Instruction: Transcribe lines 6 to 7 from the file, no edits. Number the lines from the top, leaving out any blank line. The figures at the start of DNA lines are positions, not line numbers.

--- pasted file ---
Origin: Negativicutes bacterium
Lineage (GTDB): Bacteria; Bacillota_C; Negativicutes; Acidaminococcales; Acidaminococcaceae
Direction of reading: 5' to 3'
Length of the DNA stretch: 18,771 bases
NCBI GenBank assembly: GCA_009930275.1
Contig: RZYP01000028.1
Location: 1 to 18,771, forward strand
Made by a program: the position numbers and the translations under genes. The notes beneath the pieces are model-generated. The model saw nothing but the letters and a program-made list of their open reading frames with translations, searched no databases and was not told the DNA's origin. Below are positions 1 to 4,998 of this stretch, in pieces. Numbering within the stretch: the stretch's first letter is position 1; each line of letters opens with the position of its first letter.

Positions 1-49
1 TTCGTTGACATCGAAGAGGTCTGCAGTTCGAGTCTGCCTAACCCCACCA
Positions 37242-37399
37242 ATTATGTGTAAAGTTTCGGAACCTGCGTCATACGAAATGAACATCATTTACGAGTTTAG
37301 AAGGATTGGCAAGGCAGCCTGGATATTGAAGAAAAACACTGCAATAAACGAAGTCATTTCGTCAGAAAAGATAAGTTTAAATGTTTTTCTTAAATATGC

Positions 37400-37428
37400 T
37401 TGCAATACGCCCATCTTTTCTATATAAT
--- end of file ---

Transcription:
Contig: RZYP01000028.1
Location: 1 to 18,771, forward strand